But I suspect it’s astroturfing by the publishing establishment, a practice admitted to last month by YS Chi, chairman of Elsevier and president of the International Publishers Association, in paragraph six of this article.

For the click-lazy, here’s the money quote (emphasis mine):

We gathered all the communications people together to discuss the issues and create an action plan. We have a multi-faceted audience to address, and in the next 12 months you will see key messages delivered, compelling stories of our impact on society for culture and education. We’ll ask you to personalize that message. I’m very excited that there is a meeting of minds on this.”

Yey, talking points! I don’t know if I’m more excited about the centrally approved messaging that’s going to flood the blogosphere, or the mental image of YS Chi doing a mind-meld with everyone in publishing.

. . . .

Self-publishing is a bubble

Remember Ewan Morrison’s prediction in The Guardian? “Epublishing is another tech bubble, and it will burst in the next 18 months.”

That was two years ago, but Morrison was never one to wave the white flag in the face of facts, evidence, or logic. He’s now pushed the date out for this bubble bursting to a point in the 2020s (don’t ask me to be more exact, I can’t abide his pseudo-intellectual crap).

. . . .

The e-book market has flattened/peaked/slumped

We’ve reached the stage now where over 50% of new release fiction is purchased in digital format, as reported by several large publishers last year. The market simply cannot keep doubling – you can’t have 110% of new release sales in digital format. This doesn’t mean the market has flattened or peaked (or slumped).

There is a difference between the rate of growth slowing, and the market actually shrinking, and official industry figures don’t measure any of the boom in self-publishing. Eoin Purcell had a good piece in the Irish Times noting this, and Nate Hoffelder at The Digital Reader drills down further here.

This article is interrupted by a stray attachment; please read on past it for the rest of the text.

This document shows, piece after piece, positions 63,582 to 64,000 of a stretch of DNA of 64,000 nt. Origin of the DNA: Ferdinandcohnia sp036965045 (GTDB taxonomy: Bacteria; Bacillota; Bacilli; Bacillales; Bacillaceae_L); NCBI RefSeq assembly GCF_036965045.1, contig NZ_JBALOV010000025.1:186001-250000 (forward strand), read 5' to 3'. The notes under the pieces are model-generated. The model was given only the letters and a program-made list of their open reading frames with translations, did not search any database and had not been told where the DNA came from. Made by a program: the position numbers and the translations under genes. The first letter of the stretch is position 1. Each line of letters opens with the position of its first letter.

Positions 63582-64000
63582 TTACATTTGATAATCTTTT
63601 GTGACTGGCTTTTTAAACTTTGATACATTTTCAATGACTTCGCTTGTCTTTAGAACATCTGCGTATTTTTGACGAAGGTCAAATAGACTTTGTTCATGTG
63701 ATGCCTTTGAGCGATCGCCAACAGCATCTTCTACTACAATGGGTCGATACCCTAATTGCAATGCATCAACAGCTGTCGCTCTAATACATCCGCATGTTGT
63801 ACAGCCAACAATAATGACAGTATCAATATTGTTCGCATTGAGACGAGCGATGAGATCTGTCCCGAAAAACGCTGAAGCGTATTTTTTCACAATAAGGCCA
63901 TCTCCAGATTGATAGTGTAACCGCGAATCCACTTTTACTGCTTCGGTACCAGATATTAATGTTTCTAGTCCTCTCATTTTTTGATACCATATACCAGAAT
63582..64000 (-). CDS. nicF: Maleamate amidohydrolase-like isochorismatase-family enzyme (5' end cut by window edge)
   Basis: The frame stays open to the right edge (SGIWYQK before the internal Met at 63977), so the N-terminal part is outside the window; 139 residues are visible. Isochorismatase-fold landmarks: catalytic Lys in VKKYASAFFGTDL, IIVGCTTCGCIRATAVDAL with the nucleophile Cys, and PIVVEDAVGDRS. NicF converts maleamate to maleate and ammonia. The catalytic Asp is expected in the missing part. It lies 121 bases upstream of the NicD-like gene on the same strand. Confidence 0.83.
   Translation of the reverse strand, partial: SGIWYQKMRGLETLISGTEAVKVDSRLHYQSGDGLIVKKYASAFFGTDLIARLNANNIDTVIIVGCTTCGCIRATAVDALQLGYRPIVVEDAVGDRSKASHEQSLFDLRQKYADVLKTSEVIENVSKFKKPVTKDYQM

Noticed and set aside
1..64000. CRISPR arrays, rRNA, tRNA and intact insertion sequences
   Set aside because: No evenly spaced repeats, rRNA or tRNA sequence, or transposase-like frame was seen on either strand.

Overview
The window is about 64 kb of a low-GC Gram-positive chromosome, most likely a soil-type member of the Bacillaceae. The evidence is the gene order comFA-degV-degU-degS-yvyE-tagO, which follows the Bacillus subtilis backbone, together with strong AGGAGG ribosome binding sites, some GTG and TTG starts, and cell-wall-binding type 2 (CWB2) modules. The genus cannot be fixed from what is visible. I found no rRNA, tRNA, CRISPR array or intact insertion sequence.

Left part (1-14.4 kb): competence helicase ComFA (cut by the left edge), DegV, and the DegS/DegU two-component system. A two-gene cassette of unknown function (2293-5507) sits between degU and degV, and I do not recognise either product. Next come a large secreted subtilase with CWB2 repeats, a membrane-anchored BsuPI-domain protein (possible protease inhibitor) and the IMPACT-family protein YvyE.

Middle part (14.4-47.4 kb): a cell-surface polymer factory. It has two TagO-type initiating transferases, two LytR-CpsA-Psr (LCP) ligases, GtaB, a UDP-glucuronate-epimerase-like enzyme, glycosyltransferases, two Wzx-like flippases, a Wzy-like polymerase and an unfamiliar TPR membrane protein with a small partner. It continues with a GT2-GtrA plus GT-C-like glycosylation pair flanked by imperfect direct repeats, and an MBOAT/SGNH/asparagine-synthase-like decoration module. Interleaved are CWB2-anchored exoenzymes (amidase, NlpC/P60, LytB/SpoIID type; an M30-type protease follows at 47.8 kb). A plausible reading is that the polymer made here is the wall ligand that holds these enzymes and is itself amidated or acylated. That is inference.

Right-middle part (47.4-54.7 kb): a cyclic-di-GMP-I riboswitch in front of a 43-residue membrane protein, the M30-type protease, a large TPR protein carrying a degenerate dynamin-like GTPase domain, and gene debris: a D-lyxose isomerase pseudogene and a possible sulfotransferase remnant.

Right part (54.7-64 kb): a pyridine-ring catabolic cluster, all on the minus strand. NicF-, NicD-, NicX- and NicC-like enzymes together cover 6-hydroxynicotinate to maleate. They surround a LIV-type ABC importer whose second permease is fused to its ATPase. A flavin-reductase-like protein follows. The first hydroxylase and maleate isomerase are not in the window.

. . . .

Large publishers nurture writers


There’s too much competition to self-publish

Yes, there’s a lot of competition. Yes, it has gotten tougher in the last few years. But no matter how you decide to publish your book, you will face the same level of competition. At least if you self-publish, you will be able to use all the tools we do to build an audience (aggressive pricing, reader-focused marketing, optimized metadata, speed-to-market).

Link to the rest at Let’s Get Visible and thanks to Liana for the tip.

Kobo Cull Self-Published Titles In Knee-jerk Response To Tabloid Clickbait

15 October 2013

From David Gaughran:

A media firestorm erupted in the UK on Sunday after a tabloid story about WH Smith selling “filth” alongside books aimed at children, which has resulted in Kobo culling huge numbers of self-published titles – most of which have no erotic content whatsoever.

It’s hard to know exactly how many titles Kobo has pulled. What we do know is thatKobo has removed all 7,883 self-published titles distributed to their store via Draft2Digital, as confirmed in an email from D2D’s CEO to affected authors.